I like what we did so far, assuming we don't trade back into the 7th round, I think we had a pretty good draft for what we had to work with.
Malcolm Jenkins and Chip Vaughn will be big upgrades in the secondary, they could potentially both start right away, which is a good thing.
Here is some analysis from NFL.com
Malcolm Jenkins, CB/S, Ohio State University:
Positives: Lockdown corner. ... Very physical at the line, has a strong punch to knock receivers off their route. ... Attacks ballcarriers behind the line, making secure tackles. ... Also willing to assist in tackles downfield or inside. ... Effective playing off receivers as he can flip open his hips and accelerate, close quickly on the ball in front of him or change direction to mirror receivers. ... Stays with even the fastest receivers down the sideline. ... Plays free safety on occasion and has all of the tools to succeed there in the NFL. ... Excellent hands for the interception, and he has the vertical to high-point the ball and strength to fight for it. ... Can make plays with the ball in his hands.
Negatives: Creates havoc on the blitz but doesn't always finish. ... Will take chances to make a play on the ball. ... Could improve his tackling in the open field -- will occasionally drop his head instead of watching what he hits. ... Inconsistent taking on and getting off receiver blocks, and will hesitate to get to ballcarriers coming into his area. ... Must prove he has the mental discipline needed to handle getting constantly challenged as a rookie after rarely being thrown at in college.
Compares To: CHARLES WOODSON, Green Bay -- With receivers the size of Brandon Marshall, Larry Fitzgerald, Terrell Owens and Randy Moss becoming more common, defensive coordinators realize the need for big, physical cornerbacks. When analyzing the talent at this position, Jenkins stands well above the rest of the class. He might not be flashy or have many interceptions, but he knows how to play and won't be a liability against the run.
Chip Vaughn, S, Wake Forest:
Positives: Looks the part. Rare size and upper-body development for the position. Aggressive defender that attacks in run support. Reliable open-field tackler. Heavy hitter that can separate the ballcarrier from the ball, resulting in forced fumbles and passes broken up. Appears to have at least adequate straight-line speed, good balance and a low backpedal. Good leaping ability to battle for the ball. Has developed a reputation for game-changing plays over his career. Came to Wake Forest as a wide receiver and is still an ascending player.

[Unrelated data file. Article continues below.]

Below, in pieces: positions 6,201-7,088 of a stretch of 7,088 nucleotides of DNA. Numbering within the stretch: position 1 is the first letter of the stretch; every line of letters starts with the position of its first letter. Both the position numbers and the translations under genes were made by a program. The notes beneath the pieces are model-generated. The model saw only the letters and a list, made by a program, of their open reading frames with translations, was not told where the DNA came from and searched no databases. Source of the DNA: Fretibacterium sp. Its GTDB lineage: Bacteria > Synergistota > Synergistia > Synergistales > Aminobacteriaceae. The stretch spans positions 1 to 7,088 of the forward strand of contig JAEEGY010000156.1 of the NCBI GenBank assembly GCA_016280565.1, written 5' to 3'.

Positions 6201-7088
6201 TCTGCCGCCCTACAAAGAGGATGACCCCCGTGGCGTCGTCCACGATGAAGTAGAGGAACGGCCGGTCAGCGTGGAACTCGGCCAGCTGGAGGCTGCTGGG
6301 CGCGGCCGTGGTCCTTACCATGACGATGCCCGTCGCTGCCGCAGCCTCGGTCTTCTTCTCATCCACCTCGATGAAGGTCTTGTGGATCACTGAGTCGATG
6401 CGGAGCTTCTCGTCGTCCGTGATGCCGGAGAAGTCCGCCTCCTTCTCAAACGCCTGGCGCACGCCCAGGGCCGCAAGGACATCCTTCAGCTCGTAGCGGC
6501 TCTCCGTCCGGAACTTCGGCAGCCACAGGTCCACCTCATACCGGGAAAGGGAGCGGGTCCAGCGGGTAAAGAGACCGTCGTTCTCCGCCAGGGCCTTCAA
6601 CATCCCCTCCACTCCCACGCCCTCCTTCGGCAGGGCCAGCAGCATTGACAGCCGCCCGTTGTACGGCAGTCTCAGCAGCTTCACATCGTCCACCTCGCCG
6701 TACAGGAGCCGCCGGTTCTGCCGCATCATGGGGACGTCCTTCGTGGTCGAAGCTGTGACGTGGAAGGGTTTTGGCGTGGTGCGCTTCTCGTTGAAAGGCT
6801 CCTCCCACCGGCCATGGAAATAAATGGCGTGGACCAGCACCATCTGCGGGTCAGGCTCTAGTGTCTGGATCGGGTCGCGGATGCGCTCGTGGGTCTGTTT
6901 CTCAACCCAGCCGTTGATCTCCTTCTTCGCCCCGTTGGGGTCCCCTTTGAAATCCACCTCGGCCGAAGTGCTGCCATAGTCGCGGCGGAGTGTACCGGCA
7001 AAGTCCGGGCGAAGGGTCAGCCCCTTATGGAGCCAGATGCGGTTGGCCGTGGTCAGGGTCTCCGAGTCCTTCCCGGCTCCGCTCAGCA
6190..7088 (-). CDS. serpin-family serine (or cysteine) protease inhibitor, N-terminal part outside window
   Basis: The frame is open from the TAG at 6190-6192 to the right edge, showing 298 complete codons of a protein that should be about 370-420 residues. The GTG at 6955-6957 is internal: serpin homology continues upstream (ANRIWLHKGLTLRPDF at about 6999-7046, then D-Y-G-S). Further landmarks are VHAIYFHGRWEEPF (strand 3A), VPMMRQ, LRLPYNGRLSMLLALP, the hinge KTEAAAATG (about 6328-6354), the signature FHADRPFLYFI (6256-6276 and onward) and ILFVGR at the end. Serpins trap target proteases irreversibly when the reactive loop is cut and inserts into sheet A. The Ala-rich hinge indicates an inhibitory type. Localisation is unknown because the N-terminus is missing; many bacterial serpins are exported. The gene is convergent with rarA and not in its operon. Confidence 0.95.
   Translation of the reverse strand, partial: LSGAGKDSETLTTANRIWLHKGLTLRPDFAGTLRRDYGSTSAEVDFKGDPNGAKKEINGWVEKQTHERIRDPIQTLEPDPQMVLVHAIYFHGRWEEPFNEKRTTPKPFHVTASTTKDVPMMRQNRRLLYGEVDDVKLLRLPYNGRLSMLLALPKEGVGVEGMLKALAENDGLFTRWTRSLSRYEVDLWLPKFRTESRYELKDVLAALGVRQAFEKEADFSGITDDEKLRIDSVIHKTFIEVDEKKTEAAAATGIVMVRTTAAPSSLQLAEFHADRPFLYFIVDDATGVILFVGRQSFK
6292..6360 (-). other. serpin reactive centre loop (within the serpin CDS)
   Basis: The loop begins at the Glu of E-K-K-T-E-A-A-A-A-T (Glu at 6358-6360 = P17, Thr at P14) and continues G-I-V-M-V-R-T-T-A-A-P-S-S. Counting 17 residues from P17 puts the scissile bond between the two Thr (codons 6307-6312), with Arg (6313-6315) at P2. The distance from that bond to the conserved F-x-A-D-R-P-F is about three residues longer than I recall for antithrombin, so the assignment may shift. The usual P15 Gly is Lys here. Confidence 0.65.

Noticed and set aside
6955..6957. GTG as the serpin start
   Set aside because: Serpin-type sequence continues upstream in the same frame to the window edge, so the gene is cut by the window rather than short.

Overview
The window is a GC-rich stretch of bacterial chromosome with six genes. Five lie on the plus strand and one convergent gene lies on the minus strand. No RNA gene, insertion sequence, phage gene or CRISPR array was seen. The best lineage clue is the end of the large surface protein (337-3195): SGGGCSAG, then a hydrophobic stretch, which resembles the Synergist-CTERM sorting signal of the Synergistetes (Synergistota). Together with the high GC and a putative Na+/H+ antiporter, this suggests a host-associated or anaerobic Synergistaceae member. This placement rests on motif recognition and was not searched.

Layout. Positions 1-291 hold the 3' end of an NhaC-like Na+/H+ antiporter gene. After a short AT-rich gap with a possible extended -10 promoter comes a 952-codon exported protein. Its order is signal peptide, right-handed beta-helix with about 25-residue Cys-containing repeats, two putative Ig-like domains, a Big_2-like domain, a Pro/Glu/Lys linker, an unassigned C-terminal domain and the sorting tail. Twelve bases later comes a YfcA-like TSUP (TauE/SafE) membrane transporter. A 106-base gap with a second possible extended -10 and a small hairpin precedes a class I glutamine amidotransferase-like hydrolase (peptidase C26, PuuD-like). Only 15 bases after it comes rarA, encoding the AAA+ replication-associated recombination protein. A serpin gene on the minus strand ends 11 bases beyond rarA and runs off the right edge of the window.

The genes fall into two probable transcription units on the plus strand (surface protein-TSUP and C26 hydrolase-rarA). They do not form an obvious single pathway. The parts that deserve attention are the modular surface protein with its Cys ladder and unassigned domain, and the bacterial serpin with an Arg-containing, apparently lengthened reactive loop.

Negatives: Better in run support than against the pass. Questionable instincts. A step slow in recognizing the action and has a hitch in his turn. May lack the agility to mirror routes. Better facing the quarterback. Loses track of the ball and has only marginal hand-eye coordination for the interception. Surrounded by a great deal of talent at Wake Forest.
Stanley Arnoux, LB, Wake Forest:
Positives: Short, squat frame to handle taking on and discarding blocks. ... Plays with good overall physicality. ... Reliable tackler between the hashes. ... Flashes some pop as a hitter and can close in close quarters. ... Better in coverage than his measureables indicate. ... Gets surprising depth on his drops and reads the quarterback's eyes. ... Team leader who made the Dean's list.
Negatives: Shorter than scouts would like and a bit round in the middle. ... Lacks the instincts and quick first step preferred at the "Mike" 'backer position. ... Takes a moment to recognize the action and is slow to flow toward the ball. ... Lacks the straight-line speed to beat backs to the flanks and is a liability in coverage. ... Lacks the lateral agility to consistently get around blockers in tight quarters, thus relying on his pop to disengage. ... Needs an open lane to close when rushing the quarterback.
Thomas Morstead, P, Southern Methodist
Positives: Tall, with an adequate build and long legs. ... Good extension on field goal attempts. ... Uses his height to bring in high snaps (may have issues with lower snaps). ... Has a quick two-step delivery as a punter (about 1.25 seconds) and kicks the ball at a low position, but still gets 4.7-4.8 seconds of hang-time on 40-yard punts. ... Adept placing the ball inside the 10-yard line. ... Has the size and speed to be an effective last line of defense covering punts. ... Improved his accuracy as a kicker in 2008, making 5-of-6 from 40-49 yards. Made 3-of-4 FGAs from 50-plus yards in 2007 and didn't attempt a kick from that distance in '08.
Negatives: Does not turn the ball over enough in his full-length punts. ... Has not been a kickoff specialist, but may be tried there due to his leg strength. ... Must prove himself as a holder if not used as a kicker. ... Missed three kicks inside of 40 yards in 2008, four in both 2006 and 2007.
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